(Chicago) – POLITICS & CAMPAIGNS: Republican Bruce Rauner launched on Friday a new TV ad, featuring his wife, Diana, in order to soften his harsh primary image. It’s a winner.
The ad, in which the Rauners playfully tease each other over sartorial choices and political leanings – Diana is Democrat – is the second released by the Rauner campaign since the March 18 gubernatorial primary.
During the Republican contest, Rauner projected a know-it-all swagger and unleashed bombastic rhetoric against labor unions and against Democratic and Republican lawmakers alike – particularly House Speaker Michael Madigan – (D-Chicago) alleging “corruption” and “bribery” related to routine campaign activity.
Rauner infuriated both labor and legislators – and helped narrow the billionaire businessman’s win to a mere 2.5 points over State Senator Kirk Dillard (R-Hinsdale) rather than the 20 points predicted in a We Ask America automated poll published by Capitol Fax‘s Rich Miller the day before the election.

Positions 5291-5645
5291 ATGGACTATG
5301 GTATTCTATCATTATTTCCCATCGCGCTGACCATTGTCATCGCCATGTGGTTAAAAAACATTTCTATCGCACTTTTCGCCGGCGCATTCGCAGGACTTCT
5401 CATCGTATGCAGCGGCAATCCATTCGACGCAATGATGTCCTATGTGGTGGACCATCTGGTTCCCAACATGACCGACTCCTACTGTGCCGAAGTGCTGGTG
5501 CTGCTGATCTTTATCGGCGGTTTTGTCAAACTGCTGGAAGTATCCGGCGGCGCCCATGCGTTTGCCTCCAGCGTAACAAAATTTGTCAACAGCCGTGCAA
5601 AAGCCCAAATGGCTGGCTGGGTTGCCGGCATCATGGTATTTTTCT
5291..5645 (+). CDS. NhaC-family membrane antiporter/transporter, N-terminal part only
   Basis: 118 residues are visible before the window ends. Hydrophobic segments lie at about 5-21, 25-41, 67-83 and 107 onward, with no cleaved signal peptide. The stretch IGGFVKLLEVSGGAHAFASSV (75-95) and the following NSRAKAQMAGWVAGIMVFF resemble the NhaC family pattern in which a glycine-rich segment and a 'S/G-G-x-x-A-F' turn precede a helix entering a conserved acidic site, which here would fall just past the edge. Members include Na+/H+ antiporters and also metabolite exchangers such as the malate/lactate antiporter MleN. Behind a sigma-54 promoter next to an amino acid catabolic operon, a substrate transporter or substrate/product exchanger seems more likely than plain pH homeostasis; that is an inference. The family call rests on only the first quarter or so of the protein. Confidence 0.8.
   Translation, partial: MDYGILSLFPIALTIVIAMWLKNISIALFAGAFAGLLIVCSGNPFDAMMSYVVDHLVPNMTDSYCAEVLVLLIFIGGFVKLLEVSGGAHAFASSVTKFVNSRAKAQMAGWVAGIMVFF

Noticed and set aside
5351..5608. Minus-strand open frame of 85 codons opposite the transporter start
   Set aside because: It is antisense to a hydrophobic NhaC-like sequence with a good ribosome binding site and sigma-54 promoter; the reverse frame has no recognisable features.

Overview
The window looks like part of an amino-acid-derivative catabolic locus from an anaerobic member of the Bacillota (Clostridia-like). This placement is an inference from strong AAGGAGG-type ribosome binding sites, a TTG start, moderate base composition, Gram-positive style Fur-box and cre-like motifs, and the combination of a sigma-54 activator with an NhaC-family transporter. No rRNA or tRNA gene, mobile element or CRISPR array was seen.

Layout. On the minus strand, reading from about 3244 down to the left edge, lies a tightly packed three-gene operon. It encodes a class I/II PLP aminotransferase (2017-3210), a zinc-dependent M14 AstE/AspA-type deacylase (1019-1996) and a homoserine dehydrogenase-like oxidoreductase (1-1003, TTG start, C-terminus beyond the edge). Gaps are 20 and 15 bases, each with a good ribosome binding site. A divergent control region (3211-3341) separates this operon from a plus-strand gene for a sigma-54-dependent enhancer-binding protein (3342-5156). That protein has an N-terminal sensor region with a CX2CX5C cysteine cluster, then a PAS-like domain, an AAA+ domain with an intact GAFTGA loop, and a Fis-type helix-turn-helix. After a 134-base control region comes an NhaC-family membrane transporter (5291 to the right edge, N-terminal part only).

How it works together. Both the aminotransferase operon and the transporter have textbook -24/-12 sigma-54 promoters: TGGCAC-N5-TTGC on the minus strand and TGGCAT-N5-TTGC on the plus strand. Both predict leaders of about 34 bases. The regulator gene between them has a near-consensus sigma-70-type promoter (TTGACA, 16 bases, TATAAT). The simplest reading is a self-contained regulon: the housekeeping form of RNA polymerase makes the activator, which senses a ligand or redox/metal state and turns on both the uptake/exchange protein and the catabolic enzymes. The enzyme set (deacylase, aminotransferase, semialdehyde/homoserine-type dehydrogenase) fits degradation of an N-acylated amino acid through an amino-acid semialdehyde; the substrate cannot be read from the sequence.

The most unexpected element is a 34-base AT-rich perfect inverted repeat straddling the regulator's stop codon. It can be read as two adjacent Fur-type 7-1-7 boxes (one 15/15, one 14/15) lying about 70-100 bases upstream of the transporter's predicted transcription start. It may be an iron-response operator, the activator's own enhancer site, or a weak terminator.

Rauner will unlikely regain the affection of those in the political class anytime soon. But they are not the target of his new TV ad.
Rauner is aiming at regular voters – Democrats disappointed with Governor Pat Quinn and Independents open to a change – and with this ad he’s aiming well.
The rough edges are smoothed and the swagger snuffed out.
The ad goes a long way in selling a potential “first family” with which Illinois voters could be comfortable – a factor or voting cue that could be as important as any policy position.
It’s worth the watch.
Here’s the dialogue:
BR: I’m Bruce Rauner
DR: I’m Diana Rauner
BR: I’m pragmatic
DR: He’s cheap
BR: We don’t agree on everything
DR: Like politics
BR: What to eat
DR: And that shirt
DR: It’s old and ugly
BR: I’m a Republican
DR: I’m a Democrat
BR: I love her anyway
DR: I’m voting for him anyway because I know Bruce will take on both parties to fix Illinois.
BR: And drive the career politicians nuts. I will. I’ll drive them nuts.
DR: I know, honey. I know.
Nevertheless, no matter how cute of a couple that Rauners appear to be, seven months of political TV commercials will drive voters – nuts, I know.
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